ip4           |  ip4r     |  ip4r(ip4)  or  ip4::ip4r  (implicit)
  ip4r          |  text     |  text(ip4r) or  ip4r::text (explicit)
  text          |  ip4r     |  ip4r(text) or  text::ip4r (explicit)
  ip4r          |  cidr     |  cidr(ip4r) or  ip4r::cidr (explicit)
  cidr          |  ip4r     |  ip4r(cidr) or  cidr::ip4r (assignment)

The conversion cidr(ip4r) returns NULL if the ip4r value does not
represent a valid CIDR range.

ip4r supports the following functions:

  is_cidr(ip4r) returns boolean
  |  returns TRUE if the ip4r value is a valid CIDR range

  lower(ip4r) returns ip4
  |  returns the lower end of the ip4r range, as an ip4 value

  upper(ip4r) returns ip4
  |  returns the upper end of the ip4r range, as an ip4 value

  ip4r_size(ip4r) returns double precision
  |  returns the number of IP addresses in the range

An ip4r value can also be subscripted with [0] and [1] with the
same effect as lower() and upper(), though this isn't encouraged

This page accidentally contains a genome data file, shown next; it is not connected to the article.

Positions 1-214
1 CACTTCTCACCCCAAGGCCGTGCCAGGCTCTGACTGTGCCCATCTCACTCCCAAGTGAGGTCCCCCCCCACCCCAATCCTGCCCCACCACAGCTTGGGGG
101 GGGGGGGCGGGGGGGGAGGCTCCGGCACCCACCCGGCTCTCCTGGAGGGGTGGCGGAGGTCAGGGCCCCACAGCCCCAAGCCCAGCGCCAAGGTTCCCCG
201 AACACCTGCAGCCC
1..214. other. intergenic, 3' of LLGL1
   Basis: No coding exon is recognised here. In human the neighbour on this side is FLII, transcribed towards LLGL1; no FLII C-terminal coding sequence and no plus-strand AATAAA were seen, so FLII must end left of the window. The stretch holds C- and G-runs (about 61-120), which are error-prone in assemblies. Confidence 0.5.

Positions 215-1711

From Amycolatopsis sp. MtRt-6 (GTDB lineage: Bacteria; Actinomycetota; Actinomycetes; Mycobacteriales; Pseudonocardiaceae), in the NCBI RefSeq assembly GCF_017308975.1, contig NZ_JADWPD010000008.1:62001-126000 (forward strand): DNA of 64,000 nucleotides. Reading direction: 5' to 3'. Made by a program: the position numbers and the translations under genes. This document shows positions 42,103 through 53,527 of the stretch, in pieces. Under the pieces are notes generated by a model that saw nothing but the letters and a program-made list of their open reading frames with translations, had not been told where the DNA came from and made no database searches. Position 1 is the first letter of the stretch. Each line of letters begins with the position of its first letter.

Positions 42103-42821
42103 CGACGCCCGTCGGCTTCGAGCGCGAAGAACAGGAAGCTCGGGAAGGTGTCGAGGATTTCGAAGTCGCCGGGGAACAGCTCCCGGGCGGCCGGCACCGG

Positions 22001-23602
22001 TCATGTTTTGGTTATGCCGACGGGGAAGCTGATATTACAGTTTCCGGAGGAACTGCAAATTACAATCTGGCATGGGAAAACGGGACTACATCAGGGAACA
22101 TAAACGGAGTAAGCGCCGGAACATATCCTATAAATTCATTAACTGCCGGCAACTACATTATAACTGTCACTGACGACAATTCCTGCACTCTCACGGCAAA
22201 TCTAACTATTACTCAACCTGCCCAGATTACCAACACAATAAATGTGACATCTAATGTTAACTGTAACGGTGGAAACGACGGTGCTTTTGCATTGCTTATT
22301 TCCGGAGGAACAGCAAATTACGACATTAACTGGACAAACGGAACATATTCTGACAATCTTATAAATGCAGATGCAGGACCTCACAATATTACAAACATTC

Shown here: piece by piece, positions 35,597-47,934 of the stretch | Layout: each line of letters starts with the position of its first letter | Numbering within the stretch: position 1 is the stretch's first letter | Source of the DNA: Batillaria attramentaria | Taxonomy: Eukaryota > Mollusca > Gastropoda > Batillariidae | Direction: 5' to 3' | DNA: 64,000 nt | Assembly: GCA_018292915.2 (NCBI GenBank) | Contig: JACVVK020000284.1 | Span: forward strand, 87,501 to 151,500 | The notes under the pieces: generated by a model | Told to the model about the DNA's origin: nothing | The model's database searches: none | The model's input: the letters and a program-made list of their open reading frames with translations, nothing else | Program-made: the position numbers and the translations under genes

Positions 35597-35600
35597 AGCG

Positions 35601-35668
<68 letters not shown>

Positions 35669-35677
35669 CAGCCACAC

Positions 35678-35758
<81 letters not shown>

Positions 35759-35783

(it won't be supported for future ip6 range types).

ip4r supports the following operators:

  Operator        | Description
------------------|--------------------------------------------------------
  a = b           | exact equality
  a <> b          | exact inequality
  a < b           | note [1]
  a <= b          | note [1]
  a > b           | note [1]
  a >= b          | note [1]
  a >>= b         | a contains b or is equal to b
  a >> b          | a strictly contains b
  a <<= b         | a is contained in b or is equal to b
  a << b          | a is strictly contained in b
  a && b          | a and b overlap
  a <<< b         | strictly less than, note [2]
  a &<< b         | note [2]
  a >>> b         | strictly greater than, note [2]
  a &>> b         | note [2]

For historical reasons @ is equivalent to >>=, and ~ is equivalent
to <<=, but use of these is not recommended in new code.

[1]: the operators <, <=, >, >= implement an ordering for the purposes of
btree indexes, DISTINCT and ORDER BY; the ordering is not necessarily
useful for applications. The ordering used is a lexicographic ordering
of (lower,upper).

[2]: the operators <<<, &<<, >>> and &>> exist to satisfy the requirements
for an rtree index. (a <<< b) if all IPs contained in a are strictly less
than all IPs contained in b, and similarly for (a >>> b). The semantics of
&<< and &>>, unfortunately, are different between different releases of
PostgreSQL due to changes in the rtree infrastructure, and so their use in
applications is not recommended.

For testing whether an ip4r range contains a specified single ip, use the
>>= operator, i.e.  ip4r >>= ip4.  The implicit conversion from ip4 to ip4r